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Keep the NHS public: These demonstrators don't want the NHS to be funded by private means. They want a publicly-run service, catering for everyone, regardless of their means to pay.

Keep the NHS public: These demonstrators don’t want the NHS to be funded by private means. They want a publicly-run service, catering for everyone, regardless of their means to pay.

A junior health minister in the House of Lords has called for an independent inquiry into ways of changing the way the National Health Service is funded, away from taxation and towards insurance and user charges.

It’s the Conservative Party’s dream come true – but you probably missed it because it was announced very quietly last Thursday (July 9) in a House of Lords debate on the “sustainability” of the NHS, by the unelected Tory Government’s Under-Secretary of State for NHS Productivity, Lord David Prior. One suspects he may have overstepped his job description.

The gist of the debate is presented in this Open Democracy post. Basically, Tory Lords called for “a plurality of funding” to make the NHS sustainable. Rather than taxing the rich (who can afford to pay), they want to tax the sick (who can’t).

Astonishingly, Labour peers didn’t have a lot to say against the idea. Pro-privatisation Lord Warner (why is he Labour, if he’s pro-privatisation?) said: “A wise Government should begin now the process of helping the public engage in a discourse about future funding of the NHS.”

Prior, summing up, said that, although he preferred a tax-funded NHS, “if demand for healthcare outstrips growth in the economy for a prolonged period, of course that premise has to be questioned.”

He called for an independent inquiry on healthcare funding – perhaps to be carried out by the King’s Fund or Nuffield Trust – ignoring the fact that the King’s Fund’s Barker Review has rejected user charges and called for more taxes to pay for healthcare, through a review of inheritance tax and national insurance increases – which George Osborne has recently cut.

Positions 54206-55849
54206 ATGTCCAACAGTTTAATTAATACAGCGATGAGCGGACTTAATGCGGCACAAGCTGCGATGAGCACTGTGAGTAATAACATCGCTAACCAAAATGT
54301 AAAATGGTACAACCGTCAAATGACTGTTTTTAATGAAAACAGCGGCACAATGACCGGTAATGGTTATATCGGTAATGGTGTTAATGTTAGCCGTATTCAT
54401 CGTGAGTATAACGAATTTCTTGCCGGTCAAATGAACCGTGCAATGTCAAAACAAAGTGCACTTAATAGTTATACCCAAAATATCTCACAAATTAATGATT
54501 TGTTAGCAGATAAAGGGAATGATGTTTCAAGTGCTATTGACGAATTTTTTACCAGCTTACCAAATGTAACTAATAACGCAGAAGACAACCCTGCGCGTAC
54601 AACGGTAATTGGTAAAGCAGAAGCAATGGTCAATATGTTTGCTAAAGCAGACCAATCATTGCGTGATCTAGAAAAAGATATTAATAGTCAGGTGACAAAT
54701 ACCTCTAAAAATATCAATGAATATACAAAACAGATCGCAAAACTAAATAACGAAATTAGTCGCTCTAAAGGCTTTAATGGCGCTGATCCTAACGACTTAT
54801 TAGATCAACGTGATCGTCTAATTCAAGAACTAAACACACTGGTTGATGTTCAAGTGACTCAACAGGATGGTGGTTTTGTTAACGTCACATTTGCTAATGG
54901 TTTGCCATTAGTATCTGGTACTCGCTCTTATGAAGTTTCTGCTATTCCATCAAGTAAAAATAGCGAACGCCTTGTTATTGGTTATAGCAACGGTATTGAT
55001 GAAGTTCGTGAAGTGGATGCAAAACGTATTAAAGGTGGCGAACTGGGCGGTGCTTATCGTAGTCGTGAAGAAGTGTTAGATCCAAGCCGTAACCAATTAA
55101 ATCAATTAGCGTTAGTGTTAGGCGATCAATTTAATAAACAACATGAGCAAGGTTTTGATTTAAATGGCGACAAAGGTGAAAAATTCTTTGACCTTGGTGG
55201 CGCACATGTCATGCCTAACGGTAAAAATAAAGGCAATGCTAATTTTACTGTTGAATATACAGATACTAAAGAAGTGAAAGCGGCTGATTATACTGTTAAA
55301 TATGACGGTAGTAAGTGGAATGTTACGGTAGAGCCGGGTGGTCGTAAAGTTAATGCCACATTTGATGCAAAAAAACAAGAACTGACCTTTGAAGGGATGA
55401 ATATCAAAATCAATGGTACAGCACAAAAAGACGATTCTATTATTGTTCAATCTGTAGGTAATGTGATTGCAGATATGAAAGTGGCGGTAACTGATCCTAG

This plan, coupled with the recently-announced possibility of social security becoming based on private insurance, would pronounce the death sentence on the Welfare State.

The Open Democracy article asks: “Are we being nudged towards an inefficient, unfair ‘pay NHS’ in the only way possible – undemocratically?”

It seems so.

Let’s nip this one in the bud.

Back in 2011, David Cameron told the world: “We will not be moving towards an insurance scheme, we will not introduce an American-style private system. In this country, we have this most wonderful, precious institution and idea. That whenever you’re ill, however rich you are, you can walk into a hospital or surgery and get treated for free. No questions asked. No cash asked. I will never put that at risk.”

It seems that now would be an excellent time to contact your MP (via the Write To Them website if you like), reminding them of Cameron’s words.

Then – as a Vox Political reader suggested in a comment to the Facebook page, point out that an unelected junior health minister, Lord Prior, has suggested to Parliament that he plans to launch an inquiry to consider whether we should move away from a tax-funded NHS, towards one funded by insurance and co-payments.

Finally ask if it is now official government policy to consider such a move to an insurance or user-fee funded NHS, away from the core principles that have been in place since the 1940s.

Don’t forget to ask all your friends to do the same.

This government only listens if enough people raise their voices.

Let’s give David Cameron and his ministers a reason to prick up their ears.

Follow me on Twitter: @MidWalesMike

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